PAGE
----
NATIONAL NEWS
Sister was unable to listen to First World War songs after death of her hero brother

HERO: Lieutenant Ezra Hyman

BY SIMON YAFFE

SUNDAY is Armistice Day, which marks 100 years since the end of the First World War.

And for Ruth Daintree, the day will have extra poignancy.

For, on November 1, 1918 - 10 days before the Great War ended - her uncle, Lieutenant Ezra Hyman, died of wounds received during the Allied Hundred Days Offensive on the Western Front, while serving with the 11th (Service) Battalion (St Helens Pioneers) of The South Lancashire Regiment, attached from the 3rd Gloucesters.

He had entered the war in the London Regiment but, in December, 1917, received commission as a second lieutenant.

Lieutenant Hyman, who was just 24, is buried in Roisel Communal Cemetery extension, on the Somme, in France.

"I have always known that I had an uncle whom I never had the opportunity to meet," said Ruth, of Whitefield, Manchester.

"What happened to him hits me worse as I have become older, probably because he never had the chance to become old. He also looked like my mother, which may also have something to do do with it."

Lt Hyman was raised in London, one of eight children born to Rebecca and Morris Hyman.

Ruth's mother, Bertha, was one of his sisters.

His grandfather, Rabbi Abraham Spier, served as minister at Plymouth Hebrew Congregation.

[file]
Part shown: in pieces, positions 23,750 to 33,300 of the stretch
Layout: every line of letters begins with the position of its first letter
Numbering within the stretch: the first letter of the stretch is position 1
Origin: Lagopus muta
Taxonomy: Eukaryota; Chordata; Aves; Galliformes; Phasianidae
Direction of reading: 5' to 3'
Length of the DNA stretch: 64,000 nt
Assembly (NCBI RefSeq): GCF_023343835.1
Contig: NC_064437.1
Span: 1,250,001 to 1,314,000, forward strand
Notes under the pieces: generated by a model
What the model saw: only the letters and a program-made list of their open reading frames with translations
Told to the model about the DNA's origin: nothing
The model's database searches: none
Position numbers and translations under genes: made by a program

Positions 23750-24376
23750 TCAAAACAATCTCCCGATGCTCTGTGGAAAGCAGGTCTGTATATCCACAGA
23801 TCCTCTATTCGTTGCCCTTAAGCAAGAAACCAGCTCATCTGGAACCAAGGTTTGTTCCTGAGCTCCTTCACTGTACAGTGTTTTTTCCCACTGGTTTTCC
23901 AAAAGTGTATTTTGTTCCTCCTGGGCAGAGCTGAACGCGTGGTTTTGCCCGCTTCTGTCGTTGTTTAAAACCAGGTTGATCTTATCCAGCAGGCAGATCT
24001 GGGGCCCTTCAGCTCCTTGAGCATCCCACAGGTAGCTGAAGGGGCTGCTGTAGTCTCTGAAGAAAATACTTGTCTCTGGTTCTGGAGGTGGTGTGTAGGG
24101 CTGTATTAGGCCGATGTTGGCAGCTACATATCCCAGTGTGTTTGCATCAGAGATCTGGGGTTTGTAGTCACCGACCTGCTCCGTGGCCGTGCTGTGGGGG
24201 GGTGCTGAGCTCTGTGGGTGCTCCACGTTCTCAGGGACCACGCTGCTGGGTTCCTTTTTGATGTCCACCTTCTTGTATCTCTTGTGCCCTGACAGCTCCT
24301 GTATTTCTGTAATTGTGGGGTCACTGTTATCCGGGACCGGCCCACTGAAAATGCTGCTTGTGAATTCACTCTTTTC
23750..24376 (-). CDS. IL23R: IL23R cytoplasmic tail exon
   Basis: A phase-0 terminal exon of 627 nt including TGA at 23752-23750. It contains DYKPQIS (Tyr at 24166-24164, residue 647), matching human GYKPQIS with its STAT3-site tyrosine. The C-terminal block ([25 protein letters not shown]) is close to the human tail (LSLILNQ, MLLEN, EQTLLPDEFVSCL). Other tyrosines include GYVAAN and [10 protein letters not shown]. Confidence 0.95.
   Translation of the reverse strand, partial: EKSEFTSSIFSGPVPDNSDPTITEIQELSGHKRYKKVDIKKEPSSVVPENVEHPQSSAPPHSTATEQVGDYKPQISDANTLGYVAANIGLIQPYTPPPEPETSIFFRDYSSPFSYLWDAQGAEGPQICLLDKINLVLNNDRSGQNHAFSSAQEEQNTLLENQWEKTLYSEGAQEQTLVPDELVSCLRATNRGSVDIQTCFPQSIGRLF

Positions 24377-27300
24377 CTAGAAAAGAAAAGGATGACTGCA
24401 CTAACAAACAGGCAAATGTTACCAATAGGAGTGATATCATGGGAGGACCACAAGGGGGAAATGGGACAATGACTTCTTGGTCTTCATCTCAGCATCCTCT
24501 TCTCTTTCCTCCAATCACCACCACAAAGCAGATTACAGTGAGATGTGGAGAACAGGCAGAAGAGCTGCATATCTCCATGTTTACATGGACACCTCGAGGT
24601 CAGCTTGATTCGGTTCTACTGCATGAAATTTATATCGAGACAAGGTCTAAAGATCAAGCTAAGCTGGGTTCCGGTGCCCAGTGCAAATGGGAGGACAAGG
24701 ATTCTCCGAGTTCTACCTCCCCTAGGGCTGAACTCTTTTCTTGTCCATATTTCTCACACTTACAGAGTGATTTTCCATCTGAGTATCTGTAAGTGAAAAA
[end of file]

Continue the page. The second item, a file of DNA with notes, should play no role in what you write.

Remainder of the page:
Following Lieutenant Hyman's death, one of his sisters wrote to the hospital in France, which looked after members of the British Expeditionary Force, to ascertain how he died.

A letter came back from the nurse to tell her there were no details, apart from the fact he died of his wounds.

"Ezra didn't initially have a Jewish headstone," Ruth said. "One of his sisters visited the cemetery in the 1950s and was horrified to see that he had an ordinary headstone, so it was changed.

"My grandmother never really got over what happened to her son.

"My mum was Ezra's favourite sister and she was unable to hear any First World War songs without becoming extremely upset, as she was so close to him."

Lt Hyman's parents later moved to Manchester and Morris Hyman was a founder member of South Manchester Synagogue.

Today used as a Jewish students' centre, there is a large, stained-glass window dedicated to Lt Hyman, which faces where the ark used to be.

Ruth, 88, added: "This is the time when Ezra should be remembered and the wider public should know just how many Jewish soldiers served in the British army during the First World War.

"It is important because of the way things are at the moment."

Meanwhile, Mike Stoops, of Manchester, is looking for more information about his maternal great-uncle, Sergeant Jackson Stahl.

He lived at 1 Bellott Street, Cheetham, Manchester, and was killed in action on September 23, 1917. He is buried at the Oxford Road Commonwealth War Graves Commission Cemetery, near Ypres, in Belgium.

Born in 1887, Sgt Stahl's parents were Miriam and Alfred Stahl, and he had two brothers, Maurice and Henry.

A member of the East Lancashire Regiment's 7th Battalion, he worked as a journalist.

* If you have any details about Sergeant Stahl, phone 0161-741 2631 or email newsdesk@jewishtelegraph.com


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